I received an email from a friend the other day that had a line reading something like, “I know you don’t like traditional publishing but…” Let me be clear – I love traditional publishing. I really do. Nothing would give me greater pleasure to see traditional publishing make a glorious comeback to full profitability. And I’d very much like to be part of that.
My problem with traditional publishing is a business decision, not a creative one. I can’t make money writing gardening books anymore for a traditional publisher. Just doesn’t happen. Right now, traditional publishers want it all – low advances, all rights including e-rights and low royalties. These are not terms that allow any writer to make a living. So, let’s be clear. I like traditional publishing, I just don’t use them because I can’t make money from them. If we could both make money, I’d use them in a heartbeat.
And while we’re at it, let me clarify that all e-retailing publishers aren’t in the author’s corners either.
Amazon is pretty good but really, their “delivery” charge is a money grab compared to what it really costs to deliver an ebook. If you don’t know this, there are two royalty rates within Amazon, the 70% and 35%. From that, you’d assume a book selling for 3 dollars would either produce an author return of $1.05 (35%) or $2.10 (70%) but hold on. If you elect to use the 70% option, Amazon tacks on a delivery charge depending on how large your ebook file happens to be. So you could pay an extra .13 or .55 depending on the size of the file. Put in a lot of pictures and you’ll find yourself losing a good percentage to “delivery”. The actual cost of delivering an ebook is a penny or two but with their delivery costs, Amazon has taken it to a new level of charging. So Amazon is the 950 pound gorilla in the jungle but it still stinks a bit downwind from them.
Apple and I got off on the wrong foot due to some tech issues (to be fair, probably my fault) in that I had a developer account and wanted a book account as well. The entry point is the same – and they expect you to “know” you have to have a separate account for each activity. I did this but the software kept shuttling me back and forth between the two accounts and then it locked me out of the author account. Given the developer account was outdated and disabled with nothing in it, problems developed with uploads. To their credit they fixed the problem within 48 hours of me emailing them. Their royalty rate of 70% is indeed a straight percentage with no “distribution” cost but because they’re only a fraction of Amazon sales, it’s still experimental.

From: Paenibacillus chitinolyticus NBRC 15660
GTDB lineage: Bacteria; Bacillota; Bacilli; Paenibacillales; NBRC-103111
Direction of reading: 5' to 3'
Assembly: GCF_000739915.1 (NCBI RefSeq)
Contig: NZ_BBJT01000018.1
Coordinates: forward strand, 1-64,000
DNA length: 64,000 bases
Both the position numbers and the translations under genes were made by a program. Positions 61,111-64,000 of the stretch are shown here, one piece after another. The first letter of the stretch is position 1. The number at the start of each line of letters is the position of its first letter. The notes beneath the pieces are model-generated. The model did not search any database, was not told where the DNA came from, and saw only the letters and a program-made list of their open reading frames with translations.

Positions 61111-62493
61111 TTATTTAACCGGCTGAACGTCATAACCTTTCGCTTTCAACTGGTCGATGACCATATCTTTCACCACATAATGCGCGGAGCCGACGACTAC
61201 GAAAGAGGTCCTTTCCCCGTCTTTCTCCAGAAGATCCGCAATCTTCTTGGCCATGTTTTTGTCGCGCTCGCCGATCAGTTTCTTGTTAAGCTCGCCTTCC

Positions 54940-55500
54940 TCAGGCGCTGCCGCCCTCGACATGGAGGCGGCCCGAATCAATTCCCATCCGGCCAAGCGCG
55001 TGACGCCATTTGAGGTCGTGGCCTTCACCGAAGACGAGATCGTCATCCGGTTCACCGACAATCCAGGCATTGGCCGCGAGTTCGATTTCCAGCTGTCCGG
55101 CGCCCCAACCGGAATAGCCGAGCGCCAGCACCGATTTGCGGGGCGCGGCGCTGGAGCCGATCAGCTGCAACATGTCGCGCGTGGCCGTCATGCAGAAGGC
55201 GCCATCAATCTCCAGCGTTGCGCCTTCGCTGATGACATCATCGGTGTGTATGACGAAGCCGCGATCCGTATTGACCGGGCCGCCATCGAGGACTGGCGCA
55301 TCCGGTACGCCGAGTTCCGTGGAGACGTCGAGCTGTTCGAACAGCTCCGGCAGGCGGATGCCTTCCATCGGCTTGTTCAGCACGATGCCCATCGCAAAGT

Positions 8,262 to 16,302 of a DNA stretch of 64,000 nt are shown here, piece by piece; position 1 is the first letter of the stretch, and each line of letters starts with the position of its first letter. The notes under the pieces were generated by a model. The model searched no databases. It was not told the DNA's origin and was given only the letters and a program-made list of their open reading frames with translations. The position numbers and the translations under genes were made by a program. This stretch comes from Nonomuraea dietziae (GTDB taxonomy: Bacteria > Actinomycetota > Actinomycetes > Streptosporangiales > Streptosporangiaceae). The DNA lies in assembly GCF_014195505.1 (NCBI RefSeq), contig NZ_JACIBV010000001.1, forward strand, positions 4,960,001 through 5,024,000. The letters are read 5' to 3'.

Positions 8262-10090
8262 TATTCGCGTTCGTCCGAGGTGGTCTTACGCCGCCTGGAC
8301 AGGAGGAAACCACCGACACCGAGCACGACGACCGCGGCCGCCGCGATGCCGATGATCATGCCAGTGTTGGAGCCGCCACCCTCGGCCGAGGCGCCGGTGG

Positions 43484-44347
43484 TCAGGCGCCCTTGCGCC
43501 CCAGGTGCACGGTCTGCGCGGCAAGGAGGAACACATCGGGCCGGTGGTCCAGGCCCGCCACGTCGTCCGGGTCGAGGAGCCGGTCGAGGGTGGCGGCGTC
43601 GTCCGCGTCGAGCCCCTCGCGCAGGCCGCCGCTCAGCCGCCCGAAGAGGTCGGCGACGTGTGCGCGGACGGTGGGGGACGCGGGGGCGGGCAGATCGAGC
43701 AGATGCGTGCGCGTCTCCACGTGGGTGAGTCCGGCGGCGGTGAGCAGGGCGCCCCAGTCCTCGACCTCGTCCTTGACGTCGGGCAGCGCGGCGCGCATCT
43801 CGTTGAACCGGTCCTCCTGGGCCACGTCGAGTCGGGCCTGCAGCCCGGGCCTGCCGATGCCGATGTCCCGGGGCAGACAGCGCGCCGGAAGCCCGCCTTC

Barnes and Noble is a big “Who?” in my world. The first thing of course is they don’t allow Canadians to upload ebooks directly. You just never know about them-there Canucks and what they’ll write about next! Every other tech company has sorted out the cross border tax issues but not B&N. I access them through Smashwords. So I am unable to give you the definitive answer to how they work so you’re on your own there. I can tell you sales through them are slightly higher than Apple.
Smashwords is both a software system (they modify a basic file to fit into all e-retailer systems) an aggregator (you can use them to upload your ebooks to every retailer except Amazon) and a retailer themselves (selling your ebook as well). Their software demands a specific system of formatting but once you figure it out, Smashwords can be a one-stop uploading system for everybody except Amazon.
Kobo, Sony etc etc. I have no idea – the sales through these channels are next to zero. I believe I’ve sold one book through Sony ebooks in the last year and Kobo isn’t a heck of a lot better for me selling less than a hundred a year. Note that Kobo just opened up direct uploads for authors/publishers to deal directly with them but I haven’t done so yet.
To give you some sense of the size of Amazon versus the rest of the world. I’ll sell 90% of my ebooks through Amazon. Again, it would be convenient to have several retailers of equal size competing for the ebook market but that’s not the way the ball is currently bouncing.
The bottom line here is that Amazon is more author-centric than the other retailers and has a bigger audience. They aren’t perfect but they’re the best game in town. It would be very nice if there were meaningful competition but each of the other retailers has their own unique set of issues that may not revolve around me as an author. 😉
So when you ask why my book isn’t in your retail system, it’s because I’m focussed on Amazon sales and enhancing them. Your system – 10% split between 5 retailers – doesn’t come up very often on my radar. And given that Amazon pays monthly and I get paid every three months by the others, well you can see where my energy goes.
My new publishing system uploads to Amazon. I introduce the ebook, get the pricing sorted out (each book has a price range that works best for it) and use Amazon to build my publishing channel. I also enroll the books in the KDP programme because I get paid for every reader who “borrows” it as well as having some other marketing system (mostly being able to offer the ebook for free) advantages. After the three-months of this program, I’ll upload the ebook to other retailers through Smashwords.
Note I do the price testing at Amazon because some of the retailers don’t adjust their pricing very quickly. Sony can take a month to adjust their prices while Amazon can do it often in hours.
From an author’s point of view them, while Amazon is not without flaws, it is the biggest and most profitable game in town.
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